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      Authors: Gerasimos Damigos, Evangelia I Zacharaki, Nefeli Zerva, Angelos Pavlopoulos, Konstantina Chatzikyrkou, Argyro Koumenti, Konstantinos Moustakas, Constantinos Pantos, Iordanis Mourouzis, Athanasios Lourbopoulos
      Abstract: Journal of Cerebral Blood Flow & Metabolism, Ahead of Print.
      An unbiased, automated and reliable method for analysis of brain lesions in tissue after ischemic stroke is missing. Manual infarct volumetry or by threshold-based semi-automated approaches is laborious, and biased to human error or biased by many false -positive and -negative data, respectively. Thereby, we developed a novel machine learning, atlas-based method for fully automated stroke analysis in mouse brain slices stained with 2% Triphenyltetrazolium-chloride (2% TTC), named “StrokeAnalyst”, which runs on a user-friendly graphical interface. StrokeAnalyst registers subject images on a common spatial domain (a novel mouse TTC- brain atlas of 80 average mathematical images), calculates pixel-based, tissue-intensity statistics (z-scores), applies outlier-detection and machine learning (Random-Forest) models to increase accuracy of lesion detection, and produces volumetry data and detailed neuroanatomical information per lesion. We validated StrokeAnalyst in two separate experimental sets using the filament stroke model. StrokeAnalyst detects stroke lesions in a rater-independent and reproducible way, correctly detects hemispheric volumes even in presence of post-stroke edema and significantly minimizes false-positive errors compared to threshold-based approaches (false-positive rate 1.2–2.3%, p 
      Citation: Journal of Cerebral Blood Flow & Metabolism
      PubDate: 2022-02-25T08:53:40Z
      DOI: 10.1177/0271678X221083387
       
  • Altered functional connectivity during hypoglycaemia in type 1 diabetes

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      Authors: Peter Jacob, Munachiso Nwokolo, Sally M Cordon, Ian A Macdonald, Fernando O Zelaya, Stephanie A Amiel, Owen O’Daly, Pratik Choudhary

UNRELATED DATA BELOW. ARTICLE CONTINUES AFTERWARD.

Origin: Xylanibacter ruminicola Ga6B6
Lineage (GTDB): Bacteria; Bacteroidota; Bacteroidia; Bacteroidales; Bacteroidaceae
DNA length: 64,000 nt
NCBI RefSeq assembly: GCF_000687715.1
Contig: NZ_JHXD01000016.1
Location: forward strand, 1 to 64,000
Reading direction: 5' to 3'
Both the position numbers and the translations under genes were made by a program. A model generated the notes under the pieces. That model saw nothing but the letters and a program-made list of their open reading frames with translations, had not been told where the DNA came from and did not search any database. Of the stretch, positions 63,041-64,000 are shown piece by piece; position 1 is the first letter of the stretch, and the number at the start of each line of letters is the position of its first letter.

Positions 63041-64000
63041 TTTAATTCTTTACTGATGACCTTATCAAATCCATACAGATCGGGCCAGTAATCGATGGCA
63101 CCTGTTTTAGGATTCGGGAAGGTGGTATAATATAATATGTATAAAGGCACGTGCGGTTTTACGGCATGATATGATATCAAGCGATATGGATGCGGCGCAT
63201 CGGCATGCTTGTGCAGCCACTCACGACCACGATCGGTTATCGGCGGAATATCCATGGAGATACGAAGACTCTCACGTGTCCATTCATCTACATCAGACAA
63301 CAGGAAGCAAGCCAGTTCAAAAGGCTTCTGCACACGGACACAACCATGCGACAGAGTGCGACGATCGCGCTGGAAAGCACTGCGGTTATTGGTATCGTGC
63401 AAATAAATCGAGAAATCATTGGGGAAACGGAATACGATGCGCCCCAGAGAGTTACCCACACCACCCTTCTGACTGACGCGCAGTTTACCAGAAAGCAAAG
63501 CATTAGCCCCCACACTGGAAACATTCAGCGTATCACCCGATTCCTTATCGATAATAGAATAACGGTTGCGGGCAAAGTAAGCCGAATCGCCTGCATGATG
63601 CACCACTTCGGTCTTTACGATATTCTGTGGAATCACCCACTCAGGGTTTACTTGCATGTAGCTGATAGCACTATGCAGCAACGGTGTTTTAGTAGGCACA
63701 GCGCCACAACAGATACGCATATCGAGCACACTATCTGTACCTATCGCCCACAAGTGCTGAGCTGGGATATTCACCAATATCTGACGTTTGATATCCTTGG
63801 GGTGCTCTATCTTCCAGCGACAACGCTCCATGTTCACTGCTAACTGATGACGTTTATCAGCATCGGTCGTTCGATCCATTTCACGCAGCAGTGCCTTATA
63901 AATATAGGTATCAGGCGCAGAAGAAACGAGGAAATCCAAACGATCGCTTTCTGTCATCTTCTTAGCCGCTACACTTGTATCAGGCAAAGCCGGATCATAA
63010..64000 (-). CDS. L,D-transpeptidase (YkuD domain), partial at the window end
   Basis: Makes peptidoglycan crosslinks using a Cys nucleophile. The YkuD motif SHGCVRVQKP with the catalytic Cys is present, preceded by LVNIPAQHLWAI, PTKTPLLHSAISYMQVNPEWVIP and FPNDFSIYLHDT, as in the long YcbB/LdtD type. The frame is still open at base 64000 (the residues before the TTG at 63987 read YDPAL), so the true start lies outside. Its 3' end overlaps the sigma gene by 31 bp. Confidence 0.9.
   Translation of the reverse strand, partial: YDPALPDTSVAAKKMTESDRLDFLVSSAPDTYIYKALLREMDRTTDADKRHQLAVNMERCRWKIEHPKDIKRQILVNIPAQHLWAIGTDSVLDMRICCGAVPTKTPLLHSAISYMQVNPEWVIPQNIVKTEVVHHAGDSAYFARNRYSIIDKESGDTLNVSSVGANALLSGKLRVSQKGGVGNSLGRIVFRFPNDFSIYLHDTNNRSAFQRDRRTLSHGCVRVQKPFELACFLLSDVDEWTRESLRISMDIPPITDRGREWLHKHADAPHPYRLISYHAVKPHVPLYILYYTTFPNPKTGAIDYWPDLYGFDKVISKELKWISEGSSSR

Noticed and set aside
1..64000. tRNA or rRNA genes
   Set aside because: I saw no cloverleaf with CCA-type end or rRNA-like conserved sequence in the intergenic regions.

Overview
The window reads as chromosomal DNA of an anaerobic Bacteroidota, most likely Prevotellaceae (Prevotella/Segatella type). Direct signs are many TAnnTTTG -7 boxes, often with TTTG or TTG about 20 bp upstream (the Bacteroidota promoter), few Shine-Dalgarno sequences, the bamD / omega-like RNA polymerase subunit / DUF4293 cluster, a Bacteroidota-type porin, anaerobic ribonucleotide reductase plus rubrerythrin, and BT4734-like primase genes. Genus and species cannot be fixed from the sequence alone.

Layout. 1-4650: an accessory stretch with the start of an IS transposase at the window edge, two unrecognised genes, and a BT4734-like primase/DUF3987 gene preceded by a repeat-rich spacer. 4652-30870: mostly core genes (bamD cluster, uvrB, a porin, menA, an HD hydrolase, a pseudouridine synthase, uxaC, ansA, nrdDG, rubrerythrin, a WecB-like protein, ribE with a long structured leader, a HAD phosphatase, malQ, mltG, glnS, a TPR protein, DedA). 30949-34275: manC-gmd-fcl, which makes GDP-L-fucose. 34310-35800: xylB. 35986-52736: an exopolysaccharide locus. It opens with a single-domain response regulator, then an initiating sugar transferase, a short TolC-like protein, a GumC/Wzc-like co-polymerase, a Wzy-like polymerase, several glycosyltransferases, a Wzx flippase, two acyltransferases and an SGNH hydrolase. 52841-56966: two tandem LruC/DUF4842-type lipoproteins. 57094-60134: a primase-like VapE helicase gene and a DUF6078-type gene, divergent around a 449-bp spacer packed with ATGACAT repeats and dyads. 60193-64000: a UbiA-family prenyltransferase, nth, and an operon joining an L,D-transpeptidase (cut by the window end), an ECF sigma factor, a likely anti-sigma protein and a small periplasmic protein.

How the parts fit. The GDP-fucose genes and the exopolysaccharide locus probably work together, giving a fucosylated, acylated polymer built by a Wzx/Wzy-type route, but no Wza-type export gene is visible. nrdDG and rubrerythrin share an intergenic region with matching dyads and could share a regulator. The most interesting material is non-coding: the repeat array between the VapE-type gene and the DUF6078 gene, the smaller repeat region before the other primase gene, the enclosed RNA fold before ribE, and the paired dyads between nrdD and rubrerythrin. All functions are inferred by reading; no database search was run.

Abstract: Journal of Cerebral Blood Flow & Metabolism, Ahead of Print.
      Behavioural responses to hypoglycaemia require coordinated recruitment of broadly distributed networks of interacting brain regions. We investigated hypoglycaemia-related changes in brain connectivity in people without diabetes (ND) and with type 1 diabetes with normal (NAH) or impaired (IAH) hypoglycaemia awareness. Two-step hyperinsulinaemic hypoglycaemic clamps were performed in 14 ND, 15 NAH and 22 IAH participants. BOLD timeseries were acquired at euglycaemia (5.0 mmol/L) and hypoglycaemia (2.6 mmol/L), with symptom and counter-regulatory hormone measurements. We investigated hypoglycaemia-related connectivity changes using established seed regions for the default mode (DMN), salience (SN) and central executive (CEN) networks and regions whose activity is modulated by hypoglycaemia: the thalamus and right inferior frontal gyrus (RIFG). Hypoglycaemia-induced changes in the DMN, SN and CEN were evident in NAH (all p 
      Citation: Journal of Cerebral Blood Flow & Metabolism
      PubDate: 2022-02-25T08:47:03Z
      DOI: 10.1177/0271678X221082911
       
  • Genome-wide association study of brain arteriolosclerosis

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      Authors: Lincoln MP Shade, Yuriko Katsumata, Timothy J Hohman, Kwangsik Nho, Andrew J Saykin, Shubhabrata Mukherjee, Kevin L Boehme, John SK Kauwe, Lindsay A Farrer, Gerard D Schellenberg, Jonathan L Haines, Richard P Mayeux, Julie A Schneider, Peter T Nelson, David W Fardo
      Abstract: Journal of Cerebral Blood Flow & Metabolism, Ahead of Print.
      Brain arteriolosclerosis (B-ASC) is characterized by pathologically altered brain parenchymal arterioles. B-ASC is associated with cognitive impairment and increased likelihood of clinical dementia. To date, no study has been conducted on genome-wide genetic risk of autopsy-proven B-ASC. We performed a genome-wide association study (GWAS) of the B-ASC phenotype using multiple independent aged neuropathologic cohorts. Included in the study were participants with B-ASC autopsy and genotype data available from the NACC, ROSMAP, ADNI, and ACT data sets. Initial Stage 1 GWAS (n = 3382) and Stage 2 mega-analysis (n = 4569) were performed using data from the two largest cohorts (NACC and ROSMAP). Replication of top variants and additional Stage 3 mega-analysis were performed incorporating two smaller cohorts (ADNI and ACT). Lead variants in the top two loci in the Stage 2 mega-analysis (rs7902929, p = [math]; rs2603462, p = [math]) were significant in the ADNI cohort (rs7902929, p = [math]; rs2603462, p = [math]). The rs2603462 lead variant colocalized with ELOVL4 expression in the cerebellum (posterior probability = 90.1%). Suggestive associations were also found near SORCS1 and SORCS3. We thus identified putative loci associated with B-ASC risk, but additional replication is needed.
      Citation: Journal of Cerebral Blood Flow & Metabolism